“We are working on it, we are not in a hurry. We want to make sure that it works perfectly, “said FIFA Judges’ Chief Collina to use semi-automatic offside technology.
These days in Doha are dedicated to approving changes to the rules and discussing proposals for further adjustments.
“It simply came to our notice then. Our experts will look into it before we decide whether or not to use them for the World Cup, “said Infantino after the meeting of the International Football Rules Committee.
According to Colina, the possibility of a “faster decision” and also that it will be a “verdict with greater acceptance” speaks in favor of introducing the novelty.
The semi-automatic offside technology was tested at the Arab Cup and the Club World Cup in February.
What’s up? What is the point? This is definitely not an easy matter to use on most playing fields.
Several special cameras are set up that capture data points from each player, which precisely determine his position on the field. The number of data points is set to increase from 18 at the World Cup clubs to 29 at the World Cup. The data is checked by a video assistant who is in charge of the offside decision – this gives real-time recommendations to the referee on the court. So it is not a complete automation of offside detection. “We’re definitely not talking about robo-offside,” said Collina, a former renowned judge who is one of the key players in putting the novelty into practice.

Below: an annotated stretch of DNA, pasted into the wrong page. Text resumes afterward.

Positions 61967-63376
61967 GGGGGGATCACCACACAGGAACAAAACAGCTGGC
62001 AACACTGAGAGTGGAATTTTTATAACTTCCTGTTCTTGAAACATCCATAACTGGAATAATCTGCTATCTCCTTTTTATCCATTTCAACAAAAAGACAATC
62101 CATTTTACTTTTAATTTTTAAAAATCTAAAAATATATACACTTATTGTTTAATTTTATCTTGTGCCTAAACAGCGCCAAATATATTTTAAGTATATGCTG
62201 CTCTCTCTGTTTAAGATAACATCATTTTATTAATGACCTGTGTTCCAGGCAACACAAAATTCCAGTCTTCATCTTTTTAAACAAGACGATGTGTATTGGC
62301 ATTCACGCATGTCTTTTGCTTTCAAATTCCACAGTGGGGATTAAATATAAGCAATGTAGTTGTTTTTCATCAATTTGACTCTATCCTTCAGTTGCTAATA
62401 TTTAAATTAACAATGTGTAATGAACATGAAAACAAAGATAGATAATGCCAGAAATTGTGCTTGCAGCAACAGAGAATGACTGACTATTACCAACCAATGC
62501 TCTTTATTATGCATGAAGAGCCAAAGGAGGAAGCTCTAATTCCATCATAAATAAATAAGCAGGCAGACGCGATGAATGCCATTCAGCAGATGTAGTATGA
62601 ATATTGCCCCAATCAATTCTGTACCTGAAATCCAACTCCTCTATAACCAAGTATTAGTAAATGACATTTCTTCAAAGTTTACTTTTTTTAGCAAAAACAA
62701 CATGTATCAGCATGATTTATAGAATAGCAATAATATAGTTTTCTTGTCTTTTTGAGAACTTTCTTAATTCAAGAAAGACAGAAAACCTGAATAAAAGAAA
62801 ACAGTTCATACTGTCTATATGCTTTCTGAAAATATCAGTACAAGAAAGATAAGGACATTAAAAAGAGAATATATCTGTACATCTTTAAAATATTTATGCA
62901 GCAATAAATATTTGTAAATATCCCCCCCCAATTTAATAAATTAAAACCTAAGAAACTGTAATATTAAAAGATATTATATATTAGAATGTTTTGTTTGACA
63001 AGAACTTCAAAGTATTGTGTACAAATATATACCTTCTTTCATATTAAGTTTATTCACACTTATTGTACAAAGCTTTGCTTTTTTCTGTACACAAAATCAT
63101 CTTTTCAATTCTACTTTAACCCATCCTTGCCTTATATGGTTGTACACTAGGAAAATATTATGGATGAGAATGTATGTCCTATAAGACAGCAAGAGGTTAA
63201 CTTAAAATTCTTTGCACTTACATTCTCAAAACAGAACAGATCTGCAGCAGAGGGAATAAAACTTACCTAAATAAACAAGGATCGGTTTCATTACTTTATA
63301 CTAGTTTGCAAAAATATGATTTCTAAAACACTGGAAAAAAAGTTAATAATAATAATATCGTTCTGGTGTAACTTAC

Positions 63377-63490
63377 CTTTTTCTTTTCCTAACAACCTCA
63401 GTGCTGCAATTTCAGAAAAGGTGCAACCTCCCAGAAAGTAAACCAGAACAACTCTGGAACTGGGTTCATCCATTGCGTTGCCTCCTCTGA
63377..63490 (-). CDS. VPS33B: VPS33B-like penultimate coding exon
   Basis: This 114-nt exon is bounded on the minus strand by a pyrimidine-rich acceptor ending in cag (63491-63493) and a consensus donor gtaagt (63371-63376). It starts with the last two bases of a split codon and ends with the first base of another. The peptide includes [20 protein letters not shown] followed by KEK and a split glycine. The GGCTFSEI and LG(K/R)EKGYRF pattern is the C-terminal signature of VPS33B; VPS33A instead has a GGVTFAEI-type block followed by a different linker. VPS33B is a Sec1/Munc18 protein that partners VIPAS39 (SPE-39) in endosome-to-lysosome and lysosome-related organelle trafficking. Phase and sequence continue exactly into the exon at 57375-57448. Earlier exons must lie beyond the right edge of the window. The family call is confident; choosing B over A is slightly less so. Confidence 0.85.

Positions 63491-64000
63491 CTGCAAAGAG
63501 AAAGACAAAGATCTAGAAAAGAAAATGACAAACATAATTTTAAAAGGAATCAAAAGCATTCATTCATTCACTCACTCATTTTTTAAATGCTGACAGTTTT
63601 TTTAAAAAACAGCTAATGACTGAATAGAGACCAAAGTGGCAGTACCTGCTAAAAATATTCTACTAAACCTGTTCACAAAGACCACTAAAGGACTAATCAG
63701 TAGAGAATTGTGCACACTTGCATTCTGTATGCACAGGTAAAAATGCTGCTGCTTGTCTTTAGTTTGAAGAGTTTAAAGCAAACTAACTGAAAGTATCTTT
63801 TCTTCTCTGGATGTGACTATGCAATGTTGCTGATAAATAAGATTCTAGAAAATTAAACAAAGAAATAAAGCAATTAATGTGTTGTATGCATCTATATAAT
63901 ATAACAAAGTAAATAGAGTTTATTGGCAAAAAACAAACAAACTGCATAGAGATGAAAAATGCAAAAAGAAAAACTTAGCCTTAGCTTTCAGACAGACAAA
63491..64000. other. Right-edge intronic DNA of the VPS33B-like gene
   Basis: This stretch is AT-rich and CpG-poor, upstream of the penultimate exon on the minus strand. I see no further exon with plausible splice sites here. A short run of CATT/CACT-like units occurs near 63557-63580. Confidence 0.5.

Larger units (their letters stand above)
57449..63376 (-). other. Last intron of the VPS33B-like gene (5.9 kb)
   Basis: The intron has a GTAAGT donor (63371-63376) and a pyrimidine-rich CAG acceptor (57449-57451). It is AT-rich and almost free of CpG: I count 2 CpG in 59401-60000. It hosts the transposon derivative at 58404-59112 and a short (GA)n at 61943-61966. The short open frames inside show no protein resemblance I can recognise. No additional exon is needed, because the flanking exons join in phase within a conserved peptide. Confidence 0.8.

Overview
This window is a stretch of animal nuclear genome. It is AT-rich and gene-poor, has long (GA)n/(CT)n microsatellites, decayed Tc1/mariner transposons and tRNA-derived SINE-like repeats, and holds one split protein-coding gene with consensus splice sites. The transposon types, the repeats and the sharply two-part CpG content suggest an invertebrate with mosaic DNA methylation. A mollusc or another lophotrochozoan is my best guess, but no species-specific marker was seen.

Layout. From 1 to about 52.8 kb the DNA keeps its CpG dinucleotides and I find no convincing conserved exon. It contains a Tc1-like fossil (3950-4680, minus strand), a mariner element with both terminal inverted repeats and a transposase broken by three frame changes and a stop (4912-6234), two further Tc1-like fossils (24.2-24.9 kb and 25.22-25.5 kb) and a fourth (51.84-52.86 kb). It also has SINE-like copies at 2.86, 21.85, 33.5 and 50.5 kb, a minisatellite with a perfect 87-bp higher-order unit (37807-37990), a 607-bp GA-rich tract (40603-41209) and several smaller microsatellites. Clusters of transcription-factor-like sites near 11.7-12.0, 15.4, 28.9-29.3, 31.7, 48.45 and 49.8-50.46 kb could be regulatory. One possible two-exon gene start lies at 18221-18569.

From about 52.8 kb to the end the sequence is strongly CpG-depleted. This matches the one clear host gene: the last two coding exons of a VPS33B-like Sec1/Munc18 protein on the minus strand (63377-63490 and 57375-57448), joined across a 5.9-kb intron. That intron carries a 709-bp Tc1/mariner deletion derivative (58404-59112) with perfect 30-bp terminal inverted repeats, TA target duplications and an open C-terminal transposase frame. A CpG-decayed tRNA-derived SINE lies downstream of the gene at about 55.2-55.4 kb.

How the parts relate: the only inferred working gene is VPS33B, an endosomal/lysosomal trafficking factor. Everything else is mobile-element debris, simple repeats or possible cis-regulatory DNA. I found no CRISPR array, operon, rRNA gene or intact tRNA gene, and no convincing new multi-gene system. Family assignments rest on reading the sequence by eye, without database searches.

The main benefit is considered to be that the new technology can accurately determine the moment of passing and the position of individual body parts of defending and attacking players.
But the referee will still have the last word. Especially the one with the video. “The computer can draw a line and determine the offside position, but how much the players involved got involved and influenced the game, one still has to do,” said Collina, who said it was the most significant test of football technology to date.